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New piece in the puzzle of neuronal communication

February 2014. Detailed knowledge of the mechanisms that underlie neuronal communication is essential to better understand brain function and pathological conditions. Neurons can modulate their signal input not only by altering the area covered by their dendritic trees, but also by adapting the strength of their synapses. Regulation of cargo transport via adaptor molecules is essential for neuronal development. However, the role of PDZ scaffolding proteins as adaptors in neuronal cargo trafficking is still poorly understood. A team of scientists led by Amparo Acker-Palmer has shown by genetic deletion in mice that the multi-PDZ domain scaffolding protein glutamate receptor interacting protein 1 (GRIP1) is required for dendrite development. The Frankfurt scientists identified an interaction between GRIP1 and 14-3-3 proteins that is essential for the function of GRIP1 as an adaptor protein in dendritic cargo transport. Mechanistically, 14-3-3 binds to the kinesin-1 binding region in GRIP1 in a phospho-dependent manner and detaches GRIP1 from the kinesin-1 motor protein complex thereby regulating cargo transport. A single point mutation in the Thr956 of GRIP1 in transgenic mice impairs dendritic development. Together, their results show a regulatory role for GRIP1 during microtubule-based transport and suggest a crucial function for 14-3-3 proteins in controlling kinesin-1 motor attachment during neuronal development. These findings provide molecular targets to investigate the cargo transport machinery in neurological and neurodevelopmental disease models.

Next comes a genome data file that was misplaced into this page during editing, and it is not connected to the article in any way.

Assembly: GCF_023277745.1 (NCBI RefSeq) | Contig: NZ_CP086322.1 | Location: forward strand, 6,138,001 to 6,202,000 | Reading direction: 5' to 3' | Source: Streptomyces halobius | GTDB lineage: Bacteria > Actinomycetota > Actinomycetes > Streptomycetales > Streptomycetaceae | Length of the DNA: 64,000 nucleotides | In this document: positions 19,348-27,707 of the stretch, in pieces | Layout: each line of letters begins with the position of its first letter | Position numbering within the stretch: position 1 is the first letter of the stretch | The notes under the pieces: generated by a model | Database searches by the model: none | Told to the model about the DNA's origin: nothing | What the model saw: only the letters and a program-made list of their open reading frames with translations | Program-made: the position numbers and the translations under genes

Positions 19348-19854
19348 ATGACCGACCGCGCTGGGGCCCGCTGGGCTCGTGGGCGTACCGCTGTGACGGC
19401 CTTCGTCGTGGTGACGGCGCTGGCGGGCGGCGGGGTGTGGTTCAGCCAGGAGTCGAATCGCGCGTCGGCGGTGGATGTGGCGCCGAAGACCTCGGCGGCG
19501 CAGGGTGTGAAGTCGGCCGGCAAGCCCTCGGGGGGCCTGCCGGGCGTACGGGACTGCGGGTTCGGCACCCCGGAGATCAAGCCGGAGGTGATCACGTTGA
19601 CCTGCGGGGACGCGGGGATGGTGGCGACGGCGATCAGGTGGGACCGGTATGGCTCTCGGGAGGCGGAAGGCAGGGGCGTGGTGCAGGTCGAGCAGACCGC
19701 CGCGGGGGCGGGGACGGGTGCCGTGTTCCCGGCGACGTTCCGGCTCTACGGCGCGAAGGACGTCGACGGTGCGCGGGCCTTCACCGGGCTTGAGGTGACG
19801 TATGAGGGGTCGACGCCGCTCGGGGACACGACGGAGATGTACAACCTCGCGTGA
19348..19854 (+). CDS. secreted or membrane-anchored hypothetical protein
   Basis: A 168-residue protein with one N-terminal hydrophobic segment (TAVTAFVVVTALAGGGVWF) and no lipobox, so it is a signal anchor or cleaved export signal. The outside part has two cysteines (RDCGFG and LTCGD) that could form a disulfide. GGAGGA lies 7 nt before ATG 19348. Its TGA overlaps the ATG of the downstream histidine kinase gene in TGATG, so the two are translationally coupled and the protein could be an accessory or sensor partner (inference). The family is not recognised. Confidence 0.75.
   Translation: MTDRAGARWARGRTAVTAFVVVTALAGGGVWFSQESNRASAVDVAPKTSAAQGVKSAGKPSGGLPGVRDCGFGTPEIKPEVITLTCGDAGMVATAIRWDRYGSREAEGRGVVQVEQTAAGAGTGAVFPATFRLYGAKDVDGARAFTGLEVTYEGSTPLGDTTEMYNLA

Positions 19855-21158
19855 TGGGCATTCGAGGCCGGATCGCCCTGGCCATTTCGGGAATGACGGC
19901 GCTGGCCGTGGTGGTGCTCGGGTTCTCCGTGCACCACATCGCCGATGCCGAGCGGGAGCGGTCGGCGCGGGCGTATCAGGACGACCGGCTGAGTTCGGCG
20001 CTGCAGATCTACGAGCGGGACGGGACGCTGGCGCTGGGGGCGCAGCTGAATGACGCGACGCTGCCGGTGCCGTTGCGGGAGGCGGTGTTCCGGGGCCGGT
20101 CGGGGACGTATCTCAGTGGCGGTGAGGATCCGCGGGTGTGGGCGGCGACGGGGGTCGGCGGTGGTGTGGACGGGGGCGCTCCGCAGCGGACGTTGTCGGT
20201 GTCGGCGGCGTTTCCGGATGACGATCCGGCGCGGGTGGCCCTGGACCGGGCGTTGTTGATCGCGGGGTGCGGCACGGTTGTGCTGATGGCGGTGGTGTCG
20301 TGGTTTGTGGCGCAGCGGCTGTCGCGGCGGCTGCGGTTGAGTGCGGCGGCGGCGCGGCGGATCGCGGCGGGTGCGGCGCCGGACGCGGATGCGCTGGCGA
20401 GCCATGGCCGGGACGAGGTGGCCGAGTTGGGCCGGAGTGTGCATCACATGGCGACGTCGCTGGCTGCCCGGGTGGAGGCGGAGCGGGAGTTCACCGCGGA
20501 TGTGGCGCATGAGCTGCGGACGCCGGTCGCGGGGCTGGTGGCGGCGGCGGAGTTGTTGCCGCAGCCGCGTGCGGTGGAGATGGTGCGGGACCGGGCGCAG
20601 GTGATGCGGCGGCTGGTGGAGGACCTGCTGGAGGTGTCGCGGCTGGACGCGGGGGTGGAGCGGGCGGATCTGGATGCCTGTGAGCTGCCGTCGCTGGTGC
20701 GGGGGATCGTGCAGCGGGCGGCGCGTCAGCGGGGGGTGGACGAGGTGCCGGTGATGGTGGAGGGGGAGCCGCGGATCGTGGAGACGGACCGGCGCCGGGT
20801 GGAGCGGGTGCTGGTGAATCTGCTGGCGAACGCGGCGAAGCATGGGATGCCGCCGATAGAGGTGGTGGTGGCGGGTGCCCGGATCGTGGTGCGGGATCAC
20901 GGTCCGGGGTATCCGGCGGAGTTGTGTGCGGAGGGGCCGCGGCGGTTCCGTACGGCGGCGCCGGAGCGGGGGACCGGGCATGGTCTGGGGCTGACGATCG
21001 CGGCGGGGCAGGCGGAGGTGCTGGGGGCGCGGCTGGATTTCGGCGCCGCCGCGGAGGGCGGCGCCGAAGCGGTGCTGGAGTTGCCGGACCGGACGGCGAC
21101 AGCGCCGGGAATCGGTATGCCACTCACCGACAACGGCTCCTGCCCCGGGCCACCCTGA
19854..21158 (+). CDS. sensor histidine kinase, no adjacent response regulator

Amparo Acker-Palmer
Institute for Cell Biology and Neuroscience
Buchmann Institute for Molecular Life Sciences
Goethe University Frankfurt
Max von Laue Str. 15
60438  Frankfurt am Main, Germany
e-mail: Acker-Palmer@bio.uni-frankfurt.de
Full reference: Geiger JC, Lipka J, Segura I, Hoyer S, Schlager MA, Wulf PS, Weinges S, Demmers J, Hoogenraad CC, Acker-Palmer A (2014) The GRIP1/14-3-3 pathway coordinates cargo trafficking and dendrite development. Dev Cell 28:381-393 [Link to paper]